Interestingly, recent cases such as FWO v GrandCity Travel & Tour Pty Ltd & Anor [2015] FCCA 1759 (29 June 2015), have indicated that penalties can be substantially reduced where employers and individuals are co-operative and/or admit culpability and where the court applies the ”totality principle” (which may involve a reduction where the aggregate penalties are not just and appropriate).

These cases provide a useful reminder that:

  • having a general deductions clause in an employment contract is not sufficient to circumvent statutory obligations. It is important to comply with the Fair Work Act 2009 (Cth) and its regulations when deducting any amounts from wages as this is only permitted in limited circumstances, such as where the employee consents and the deduction is principally for their benefit, or the deduction is authorised by law (e.g. tax) or an industrial instrument; and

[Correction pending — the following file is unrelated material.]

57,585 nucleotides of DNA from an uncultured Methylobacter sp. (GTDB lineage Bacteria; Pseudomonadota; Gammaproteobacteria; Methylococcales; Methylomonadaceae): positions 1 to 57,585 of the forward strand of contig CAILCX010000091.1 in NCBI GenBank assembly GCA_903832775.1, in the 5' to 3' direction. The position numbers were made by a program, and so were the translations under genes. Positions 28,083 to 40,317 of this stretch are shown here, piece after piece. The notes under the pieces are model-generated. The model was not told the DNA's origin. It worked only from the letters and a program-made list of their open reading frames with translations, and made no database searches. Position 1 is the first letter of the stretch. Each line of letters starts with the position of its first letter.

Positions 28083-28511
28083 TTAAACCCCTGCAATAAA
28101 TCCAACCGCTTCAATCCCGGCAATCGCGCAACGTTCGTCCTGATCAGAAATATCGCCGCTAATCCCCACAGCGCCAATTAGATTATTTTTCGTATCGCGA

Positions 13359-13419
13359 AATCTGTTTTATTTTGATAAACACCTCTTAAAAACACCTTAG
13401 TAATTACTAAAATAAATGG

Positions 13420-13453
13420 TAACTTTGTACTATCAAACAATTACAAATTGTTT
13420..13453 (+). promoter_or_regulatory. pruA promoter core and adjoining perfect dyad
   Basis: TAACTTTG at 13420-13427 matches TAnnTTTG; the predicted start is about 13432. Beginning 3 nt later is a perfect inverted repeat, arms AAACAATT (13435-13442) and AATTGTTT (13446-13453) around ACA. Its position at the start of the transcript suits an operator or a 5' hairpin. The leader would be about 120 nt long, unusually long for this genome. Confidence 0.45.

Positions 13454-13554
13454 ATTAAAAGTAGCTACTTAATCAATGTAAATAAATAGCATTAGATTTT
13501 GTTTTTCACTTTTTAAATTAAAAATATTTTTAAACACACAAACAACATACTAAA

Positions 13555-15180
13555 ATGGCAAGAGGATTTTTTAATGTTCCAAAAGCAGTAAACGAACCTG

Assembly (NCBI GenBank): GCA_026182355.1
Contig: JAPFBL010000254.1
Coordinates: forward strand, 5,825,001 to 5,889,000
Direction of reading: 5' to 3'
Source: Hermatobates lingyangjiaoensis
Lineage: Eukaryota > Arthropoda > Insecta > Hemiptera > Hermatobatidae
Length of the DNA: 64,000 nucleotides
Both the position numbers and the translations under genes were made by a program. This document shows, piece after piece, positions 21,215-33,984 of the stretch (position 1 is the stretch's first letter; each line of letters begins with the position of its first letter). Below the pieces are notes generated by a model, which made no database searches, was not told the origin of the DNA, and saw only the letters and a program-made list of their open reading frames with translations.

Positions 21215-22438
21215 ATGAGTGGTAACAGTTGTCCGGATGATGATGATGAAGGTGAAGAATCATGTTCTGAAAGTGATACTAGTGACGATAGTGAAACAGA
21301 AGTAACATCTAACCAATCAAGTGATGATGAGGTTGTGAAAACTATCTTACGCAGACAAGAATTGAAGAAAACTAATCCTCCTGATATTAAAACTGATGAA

• in the event of an investigation or audit by the Fair Work Ombudsman, cooperation, honesty and plea bargaining can pay dividends.

Did You Know…?

Jessica Geelan, Associate

The Fair Work Commission (FWC) may deny legal representation to an employer defending an unfair dismissal claim if it can be effectively handled by a HR Manager or officer in Human Resources despite that person having no experience with Australian employment laws. This issue has recently been considered by the FWC in three decisions:

  • In Barkho v Dairy Country [2015] FWC 8549, Commissioner John Ryan said there was nothing to suggest that Dairy Country’s HR manager could not effectively represent it at a hearing but added there was no barrier to the company having its legal team attend proceedings or provide advice at the bar table.